The Humble Star

Feb. 2, 2011

Big Ten Black History Month Website

By Larry Watts

For one reluctant Wolverine, things sure turned out all right.

"I never thought I was that good,'' says Joyce (Wilson) Eder, a middle distance sprinter on the University of Michigan women's track team from 1983-86.

While attending Tower High School in nearby Warren, Mich., Eder had progressed through the ranks as a quarter-miler. She took eighth in the state meet as a freshman, sixth her sophomore season and fourth as a junior before finally winning the state title her senior season. Current Michigan head coach James Henry, then an assistant under Francie Goodrich, approached her with a scholarship offer at her final meet.

"It was a time when there weren't many options for women's sports. The competition was very tough and the economy was doing well,'' she says. "I told him I really wasn't interested in continuing to run and my plans were to go to Wayne State so I could become a nurse.''

Fortunately, Eder had a solid support system.

"My mother was (mad) when she heard I had turned down a free education at Michigan,'' she says with a laugh. "And then my high school coach started putting a lot of pressure on me. So between the two of them, I felt so guilty that I figured I had better call Coach Henry and tell him I had changed my mind. The rest worked out so well.''

It worked out so well that by the time she had completed her track eligibility in 1986, Eder had her name on the Michigan record board in 16 events as either an individual or a member of the relay team. Four of those records have since been retired since they were in yards, while she still holds the 400-meter outdoor mark of 52.64 from 1985. She captured her only two Big Ten titles in her freshman season as a member of the two-mile indoor relay team and the outdoor 400 meters (54.18).

"They tried to put me in the 1,000 meters and I was not liking that at all,'' she says. "In my mind I was there to run sprints. The 100 was too short, but I really didn't want to hear anything over 400.

"They made me run a time trial for the 880, and the next thing I knew I was in the two-mile relay. I was a reluctant participant in the two-mile relay, but I never wanted to let anyone down because they had enough confidence in me to do this. We wound up qualifying for the nationals and we won the Penn Relays in 1985.''

Eder advanced to nationals in the 400 all four years with the Wolverines. She made the semifinals in 1985.

"I remember how nervous I was during my first prelims (in 1983),'' she says. "I looked over and saw Chandra Cheesbrough in one lane and Florence Griffith-Joyner in another. Three steps out of the blocks, it was game over.''

Eder qualified for the U.S. Olympic Trials in both the 400 and 800 in 1984, but wound up scratching out of the 800. She also participated in the National Sports Festival in both the 400 and mile relays in 1983 and 1985.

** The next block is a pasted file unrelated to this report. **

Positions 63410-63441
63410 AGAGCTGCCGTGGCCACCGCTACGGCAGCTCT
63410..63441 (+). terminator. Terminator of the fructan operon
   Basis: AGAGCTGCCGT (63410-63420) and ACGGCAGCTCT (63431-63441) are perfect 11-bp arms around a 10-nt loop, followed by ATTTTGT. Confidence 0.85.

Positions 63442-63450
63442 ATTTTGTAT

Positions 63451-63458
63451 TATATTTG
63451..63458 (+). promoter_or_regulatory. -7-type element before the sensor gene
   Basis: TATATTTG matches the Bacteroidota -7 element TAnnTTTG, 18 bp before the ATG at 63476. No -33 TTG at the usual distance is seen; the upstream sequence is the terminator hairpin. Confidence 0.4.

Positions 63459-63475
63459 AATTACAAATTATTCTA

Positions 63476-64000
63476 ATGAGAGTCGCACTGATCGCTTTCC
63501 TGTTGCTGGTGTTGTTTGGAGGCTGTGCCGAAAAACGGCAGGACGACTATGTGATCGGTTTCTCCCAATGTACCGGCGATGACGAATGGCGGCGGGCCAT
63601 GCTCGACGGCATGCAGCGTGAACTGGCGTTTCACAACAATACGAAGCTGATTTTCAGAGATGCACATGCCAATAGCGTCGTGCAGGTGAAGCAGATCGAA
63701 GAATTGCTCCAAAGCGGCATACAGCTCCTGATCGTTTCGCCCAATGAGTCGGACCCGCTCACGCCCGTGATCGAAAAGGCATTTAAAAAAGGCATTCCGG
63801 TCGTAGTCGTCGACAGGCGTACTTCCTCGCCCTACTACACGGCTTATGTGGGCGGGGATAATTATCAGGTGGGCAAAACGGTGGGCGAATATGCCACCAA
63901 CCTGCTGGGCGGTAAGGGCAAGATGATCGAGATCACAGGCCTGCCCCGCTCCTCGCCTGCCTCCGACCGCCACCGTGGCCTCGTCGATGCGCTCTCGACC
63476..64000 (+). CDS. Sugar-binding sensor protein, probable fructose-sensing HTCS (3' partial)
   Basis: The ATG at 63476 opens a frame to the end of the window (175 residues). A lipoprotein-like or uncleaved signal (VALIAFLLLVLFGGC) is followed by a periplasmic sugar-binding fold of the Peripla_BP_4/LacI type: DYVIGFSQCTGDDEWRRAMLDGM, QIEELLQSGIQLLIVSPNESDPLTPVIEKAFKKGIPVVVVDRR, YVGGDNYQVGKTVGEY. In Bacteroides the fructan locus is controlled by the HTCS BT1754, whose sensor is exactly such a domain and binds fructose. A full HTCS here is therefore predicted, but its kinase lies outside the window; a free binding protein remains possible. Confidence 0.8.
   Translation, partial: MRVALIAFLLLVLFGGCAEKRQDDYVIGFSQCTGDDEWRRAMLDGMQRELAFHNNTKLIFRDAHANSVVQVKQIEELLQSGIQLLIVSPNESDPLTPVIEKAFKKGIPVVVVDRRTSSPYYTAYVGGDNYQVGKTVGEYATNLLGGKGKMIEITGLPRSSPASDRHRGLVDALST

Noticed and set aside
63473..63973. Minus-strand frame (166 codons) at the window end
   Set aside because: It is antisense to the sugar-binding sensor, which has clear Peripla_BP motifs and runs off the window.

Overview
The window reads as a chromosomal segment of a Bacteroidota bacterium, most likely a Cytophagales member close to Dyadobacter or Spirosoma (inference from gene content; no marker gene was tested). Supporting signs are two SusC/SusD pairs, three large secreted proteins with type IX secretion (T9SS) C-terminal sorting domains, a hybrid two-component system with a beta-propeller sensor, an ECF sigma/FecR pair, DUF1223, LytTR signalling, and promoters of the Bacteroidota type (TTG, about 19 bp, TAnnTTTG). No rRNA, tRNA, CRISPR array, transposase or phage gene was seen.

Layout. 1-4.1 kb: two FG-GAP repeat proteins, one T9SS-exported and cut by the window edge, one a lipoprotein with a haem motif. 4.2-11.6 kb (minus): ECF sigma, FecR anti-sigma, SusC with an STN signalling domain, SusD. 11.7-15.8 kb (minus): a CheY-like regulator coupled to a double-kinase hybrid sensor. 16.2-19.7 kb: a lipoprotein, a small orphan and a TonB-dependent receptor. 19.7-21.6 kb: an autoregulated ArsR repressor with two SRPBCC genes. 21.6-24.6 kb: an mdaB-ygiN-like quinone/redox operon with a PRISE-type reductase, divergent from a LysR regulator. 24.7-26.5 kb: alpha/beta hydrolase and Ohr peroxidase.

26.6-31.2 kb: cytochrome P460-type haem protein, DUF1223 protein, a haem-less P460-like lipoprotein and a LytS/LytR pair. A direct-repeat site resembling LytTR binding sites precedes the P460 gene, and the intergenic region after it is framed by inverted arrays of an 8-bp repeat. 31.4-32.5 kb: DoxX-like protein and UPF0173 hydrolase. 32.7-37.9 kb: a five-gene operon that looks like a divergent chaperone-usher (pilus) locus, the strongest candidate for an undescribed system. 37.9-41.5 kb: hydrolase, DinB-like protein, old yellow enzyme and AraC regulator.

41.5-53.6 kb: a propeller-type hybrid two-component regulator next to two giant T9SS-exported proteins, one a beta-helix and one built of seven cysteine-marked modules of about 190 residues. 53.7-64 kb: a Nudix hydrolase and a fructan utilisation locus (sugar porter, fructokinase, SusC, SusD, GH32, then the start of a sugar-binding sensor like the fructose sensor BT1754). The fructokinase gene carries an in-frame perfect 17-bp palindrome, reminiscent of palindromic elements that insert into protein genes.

Although her collegiate track eligibility expired in 1986, Eder still had two more years left to finish her nursing degree at Michigan. No longer getting a free ride, she earned money by working as a nursing assistant at University Hospital and the Veteran's Administration Hospital in Ann Arbor.

"By the time I told Michigan I was coming, the nursing class had already been selected and I had to wait a year to get into the program,'' she says. "Then with training and travel, I was unable to sign up for some clinical, and if you miss one class sometimes you have to wait another year before it is offered again. It was a nightmare, but I persevered.''

After earning her nursing degree, her plans were to head to Texas and join the Army Nursing Corps.

"My father had been in the Army for 27 years, and the military had always been good to our family,'' she says. "Being a military brat, we had moved everywhere and I figured it would be a good life and I could accomplish what I wanted to do.''

But between recruiting visits, she also met the man who became her husband of now 20 years. Love wiped out her plans, and she remained in Ann Arbor where she lives today.

"I'm glad I didn't go into the military because it would have been difficult to get back (to Michigan),'' she says. "Remaining in Ann Arbor was a chance to be close to my family. I have six siblings and we are all very close.''

For the past 23 years, Eder has been a nurse at University and St. Joseph Mercy Hospital, where she has been on the midnight shift in the emergency room. She was honored as the Nurse of the Year in the emergency room at St. Joseph Mercy in 2009.

"You see some pretty bad things in there at that hour of the night,'' she says. "I can usually handle it all, but child abuse really bothers me.''